PDF (Version of Record)
- Requires a PDF viewer such as GSview, Xpdf or Adobe Acrobat Reader
Download (827Kb) | Preview
|Google Scholar:||Look up in Google Scholar|
Without a doubt e-learning is now truly embedded in all educational institutions; from the provision of an appropriate technological infrastructure to support teaching, research and administrative activities in the institutions through to the innovative use of technologies for learning. National and international policies in the area reflect this and are filled with rhetoric about the potential technologies offer for education – personalisation, flexibility, adaptively, lifelong learning and engaging authentic and immersive environment. However, closer inspection suggests that there is still a gap between the promises inherent in the policy rhetoric and actual use in practice. This paper will focus on a e-learning timeline, mapping the shifting directions of policy perspectives and their subsequent impact on practice. It will reflect on implications for the future. It will then present a new framework for ensuring that e-learning interventions are effective that emphasises the relationship between e-learning policy, research and practice. The paper argues that use of such a framework can help ensure that e-learning research informs and helps shape both policy and practice and vice versa that activities in practice can in turn inform further policy directions and suggestions for areas which need further research investigation.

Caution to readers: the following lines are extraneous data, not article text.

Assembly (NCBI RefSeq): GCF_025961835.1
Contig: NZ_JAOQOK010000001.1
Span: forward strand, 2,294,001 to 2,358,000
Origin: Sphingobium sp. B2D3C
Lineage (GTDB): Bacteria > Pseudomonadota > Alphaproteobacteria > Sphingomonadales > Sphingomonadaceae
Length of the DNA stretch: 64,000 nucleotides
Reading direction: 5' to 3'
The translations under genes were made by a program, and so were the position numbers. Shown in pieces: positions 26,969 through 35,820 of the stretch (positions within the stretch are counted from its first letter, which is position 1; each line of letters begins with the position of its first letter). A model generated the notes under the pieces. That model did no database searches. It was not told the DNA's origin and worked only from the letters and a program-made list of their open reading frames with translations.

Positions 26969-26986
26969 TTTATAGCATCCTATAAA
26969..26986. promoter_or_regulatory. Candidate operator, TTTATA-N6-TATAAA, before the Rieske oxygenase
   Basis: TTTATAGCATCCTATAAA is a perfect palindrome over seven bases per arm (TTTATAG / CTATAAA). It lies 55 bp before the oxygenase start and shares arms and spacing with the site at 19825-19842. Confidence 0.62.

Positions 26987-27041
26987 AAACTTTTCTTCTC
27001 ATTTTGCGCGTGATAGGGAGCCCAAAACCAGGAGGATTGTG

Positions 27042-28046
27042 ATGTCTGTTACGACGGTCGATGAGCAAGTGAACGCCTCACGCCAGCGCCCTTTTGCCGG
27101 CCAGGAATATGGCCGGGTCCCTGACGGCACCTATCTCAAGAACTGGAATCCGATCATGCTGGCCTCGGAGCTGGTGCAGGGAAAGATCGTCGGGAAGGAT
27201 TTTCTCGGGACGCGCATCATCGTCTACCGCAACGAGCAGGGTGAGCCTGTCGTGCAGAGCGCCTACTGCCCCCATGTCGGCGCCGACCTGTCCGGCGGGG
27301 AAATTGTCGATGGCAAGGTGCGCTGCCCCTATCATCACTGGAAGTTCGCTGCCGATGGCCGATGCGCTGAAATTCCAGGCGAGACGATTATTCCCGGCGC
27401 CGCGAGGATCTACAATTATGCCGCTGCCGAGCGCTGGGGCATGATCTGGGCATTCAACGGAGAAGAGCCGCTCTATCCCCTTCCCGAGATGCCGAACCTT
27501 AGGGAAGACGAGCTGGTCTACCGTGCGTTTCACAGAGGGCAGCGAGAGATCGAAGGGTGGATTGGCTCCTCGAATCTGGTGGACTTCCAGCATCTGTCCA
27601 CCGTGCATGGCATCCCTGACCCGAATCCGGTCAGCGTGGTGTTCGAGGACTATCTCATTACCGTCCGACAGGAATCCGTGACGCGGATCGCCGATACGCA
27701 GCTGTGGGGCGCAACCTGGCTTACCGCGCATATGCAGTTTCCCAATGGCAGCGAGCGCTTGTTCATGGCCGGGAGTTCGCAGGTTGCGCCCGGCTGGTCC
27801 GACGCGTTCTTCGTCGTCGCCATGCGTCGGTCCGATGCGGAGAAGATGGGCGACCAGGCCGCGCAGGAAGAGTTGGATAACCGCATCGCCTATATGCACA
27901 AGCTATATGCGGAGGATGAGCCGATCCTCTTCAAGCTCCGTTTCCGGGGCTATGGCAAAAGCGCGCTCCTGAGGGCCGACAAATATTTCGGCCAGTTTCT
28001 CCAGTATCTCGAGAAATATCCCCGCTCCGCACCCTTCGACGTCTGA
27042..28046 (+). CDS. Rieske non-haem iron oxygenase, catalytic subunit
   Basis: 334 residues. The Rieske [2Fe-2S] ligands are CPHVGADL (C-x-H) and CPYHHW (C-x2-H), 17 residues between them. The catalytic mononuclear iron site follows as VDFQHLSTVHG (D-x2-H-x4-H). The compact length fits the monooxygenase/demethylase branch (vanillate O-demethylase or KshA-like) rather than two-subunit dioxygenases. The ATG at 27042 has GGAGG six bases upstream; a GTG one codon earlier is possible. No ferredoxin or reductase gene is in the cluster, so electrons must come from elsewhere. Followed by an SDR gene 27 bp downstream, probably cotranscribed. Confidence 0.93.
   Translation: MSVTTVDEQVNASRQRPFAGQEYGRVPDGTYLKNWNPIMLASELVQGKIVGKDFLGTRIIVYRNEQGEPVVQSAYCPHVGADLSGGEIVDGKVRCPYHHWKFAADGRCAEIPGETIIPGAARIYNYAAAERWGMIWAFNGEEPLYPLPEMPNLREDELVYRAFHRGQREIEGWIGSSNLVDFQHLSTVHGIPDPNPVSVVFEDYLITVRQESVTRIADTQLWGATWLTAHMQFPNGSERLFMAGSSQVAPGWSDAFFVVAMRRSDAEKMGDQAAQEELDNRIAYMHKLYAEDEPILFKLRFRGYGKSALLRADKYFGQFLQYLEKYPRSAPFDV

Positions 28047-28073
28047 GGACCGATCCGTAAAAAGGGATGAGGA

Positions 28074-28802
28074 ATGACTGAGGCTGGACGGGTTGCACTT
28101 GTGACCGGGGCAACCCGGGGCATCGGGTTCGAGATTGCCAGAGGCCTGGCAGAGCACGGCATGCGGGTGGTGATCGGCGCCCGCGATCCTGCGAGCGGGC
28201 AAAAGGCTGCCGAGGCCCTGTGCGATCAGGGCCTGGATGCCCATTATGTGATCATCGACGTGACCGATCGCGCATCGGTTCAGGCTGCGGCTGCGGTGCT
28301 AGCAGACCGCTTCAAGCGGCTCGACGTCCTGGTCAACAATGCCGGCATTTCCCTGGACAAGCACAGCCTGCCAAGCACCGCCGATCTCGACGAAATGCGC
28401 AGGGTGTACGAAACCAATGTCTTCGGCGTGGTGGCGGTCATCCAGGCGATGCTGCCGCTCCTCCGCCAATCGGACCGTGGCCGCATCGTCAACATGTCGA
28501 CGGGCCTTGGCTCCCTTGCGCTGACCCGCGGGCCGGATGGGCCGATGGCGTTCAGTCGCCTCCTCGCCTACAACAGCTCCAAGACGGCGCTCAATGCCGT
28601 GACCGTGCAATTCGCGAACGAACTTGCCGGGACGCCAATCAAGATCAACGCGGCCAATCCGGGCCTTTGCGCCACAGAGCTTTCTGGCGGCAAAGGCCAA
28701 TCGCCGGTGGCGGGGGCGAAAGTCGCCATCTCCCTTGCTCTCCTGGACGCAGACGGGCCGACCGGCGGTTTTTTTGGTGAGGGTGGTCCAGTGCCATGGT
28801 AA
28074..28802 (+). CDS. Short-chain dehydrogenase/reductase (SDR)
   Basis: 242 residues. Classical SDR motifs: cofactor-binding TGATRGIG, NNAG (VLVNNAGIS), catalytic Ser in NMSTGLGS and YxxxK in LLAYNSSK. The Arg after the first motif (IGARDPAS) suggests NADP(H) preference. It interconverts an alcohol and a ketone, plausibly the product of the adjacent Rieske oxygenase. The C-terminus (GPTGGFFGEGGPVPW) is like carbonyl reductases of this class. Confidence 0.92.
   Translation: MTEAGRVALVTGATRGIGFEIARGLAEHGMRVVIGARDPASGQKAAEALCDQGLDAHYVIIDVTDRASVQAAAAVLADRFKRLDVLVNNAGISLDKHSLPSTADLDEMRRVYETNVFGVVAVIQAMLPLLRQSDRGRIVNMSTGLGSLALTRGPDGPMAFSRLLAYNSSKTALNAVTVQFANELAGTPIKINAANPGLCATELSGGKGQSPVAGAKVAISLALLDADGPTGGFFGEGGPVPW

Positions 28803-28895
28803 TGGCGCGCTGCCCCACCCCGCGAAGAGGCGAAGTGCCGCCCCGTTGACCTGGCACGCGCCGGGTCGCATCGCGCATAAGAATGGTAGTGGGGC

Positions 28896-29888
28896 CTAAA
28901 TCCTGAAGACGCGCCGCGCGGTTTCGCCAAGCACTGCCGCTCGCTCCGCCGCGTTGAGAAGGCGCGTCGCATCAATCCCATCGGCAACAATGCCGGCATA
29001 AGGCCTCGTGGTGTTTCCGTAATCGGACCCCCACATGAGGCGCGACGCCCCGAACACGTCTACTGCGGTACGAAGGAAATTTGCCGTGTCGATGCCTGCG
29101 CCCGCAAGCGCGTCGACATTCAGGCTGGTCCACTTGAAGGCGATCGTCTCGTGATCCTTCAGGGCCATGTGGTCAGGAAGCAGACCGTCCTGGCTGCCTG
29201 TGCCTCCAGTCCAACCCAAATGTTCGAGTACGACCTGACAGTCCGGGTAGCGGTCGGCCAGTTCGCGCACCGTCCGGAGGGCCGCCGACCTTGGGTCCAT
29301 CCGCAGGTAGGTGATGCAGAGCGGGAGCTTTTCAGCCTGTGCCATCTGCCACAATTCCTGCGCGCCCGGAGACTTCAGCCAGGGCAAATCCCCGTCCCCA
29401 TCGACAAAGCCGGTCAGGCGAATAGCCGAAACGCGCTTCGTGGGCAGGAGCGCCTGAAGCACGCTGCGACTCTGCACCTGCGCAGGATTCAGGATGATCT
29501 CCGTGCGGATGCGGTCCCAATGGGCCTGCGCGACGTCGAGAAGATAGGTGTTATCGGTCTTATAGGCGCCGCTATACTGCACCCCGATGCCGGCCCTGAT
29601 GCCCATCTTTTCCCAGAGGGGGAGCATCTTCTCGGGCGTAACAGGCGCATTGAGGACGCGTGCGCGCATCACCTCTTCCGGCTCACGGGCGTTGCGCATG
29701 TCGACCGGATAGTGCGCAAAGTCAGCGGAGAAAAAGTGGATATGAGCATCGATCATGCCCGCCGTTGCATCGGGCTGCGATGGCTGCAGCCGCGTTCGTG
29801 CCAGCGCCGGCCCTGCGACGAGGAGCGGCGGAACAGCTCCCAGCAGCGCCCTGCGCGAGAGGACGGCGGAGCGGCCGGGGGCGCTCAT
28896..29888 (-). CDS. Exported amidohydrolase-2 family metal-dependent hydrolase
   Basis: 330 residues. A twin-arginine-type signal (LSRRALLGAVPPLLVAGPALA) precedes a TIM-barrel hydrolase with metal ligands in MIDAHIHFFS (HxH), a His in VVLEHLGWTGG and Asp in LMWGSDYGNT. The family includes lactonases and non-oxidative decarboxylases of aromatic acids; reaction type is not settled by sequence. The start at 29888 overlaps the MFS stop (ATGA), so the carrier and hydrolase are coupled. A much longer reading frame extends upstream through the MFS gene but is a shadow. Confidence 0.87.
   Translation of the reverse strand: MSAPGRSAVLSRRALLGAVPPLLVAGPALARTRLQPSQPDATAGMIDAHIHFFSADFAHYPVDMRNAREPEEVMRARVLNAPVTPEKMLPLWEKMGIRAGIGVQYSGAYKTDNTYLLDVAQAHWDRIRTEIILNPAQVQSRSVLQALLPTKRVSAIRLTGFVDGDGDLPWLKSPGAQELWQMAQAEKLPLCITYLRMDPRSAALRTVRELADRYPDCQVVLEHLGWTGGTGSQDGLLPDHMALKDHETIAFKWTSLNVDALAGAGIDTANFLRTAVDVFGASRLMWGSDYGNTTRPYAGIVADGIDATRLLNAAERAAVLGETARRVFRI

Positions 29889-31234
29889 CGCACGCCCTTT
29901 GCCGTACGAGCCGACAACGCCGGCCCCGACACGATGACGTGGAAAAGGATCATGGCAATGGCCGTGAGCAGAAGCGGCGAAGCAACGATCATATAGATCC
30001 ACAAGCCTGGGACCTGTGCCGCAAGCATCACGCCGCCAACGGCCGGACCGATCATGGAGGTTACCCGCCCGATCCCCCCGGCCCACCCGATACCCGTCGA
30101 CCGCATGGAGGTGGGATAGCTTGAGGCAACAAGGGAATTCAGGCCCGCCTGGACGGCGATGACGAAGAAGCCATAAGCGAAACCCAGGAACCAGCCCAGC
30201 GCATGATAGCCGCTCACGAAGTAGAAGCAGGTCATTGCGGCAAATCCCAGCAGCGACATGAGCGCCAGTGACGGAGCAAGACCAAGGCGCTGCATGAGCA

|Item Type:||Journal Article|
|Copyright Holders:||2010 Je-LKS|
|Keywords:||policy; practice; learner experience;|
|Academic Unit/School:||Other Departments > Other Departments|
|Depositing User:||Grainne Conole|
|Date Deposited:||08 Jun 2010 15:31|
|Last Modified:||17 Jan 2017 18:34|
|Share this page:|
Download history for this item
These details should be considered as only a guide to the number of downloads performed manually. Algorithmic methods have been applied in an attempt to remove automated downloads from the displayed statistics but no guarantee can be made as to the accuracy of the figures.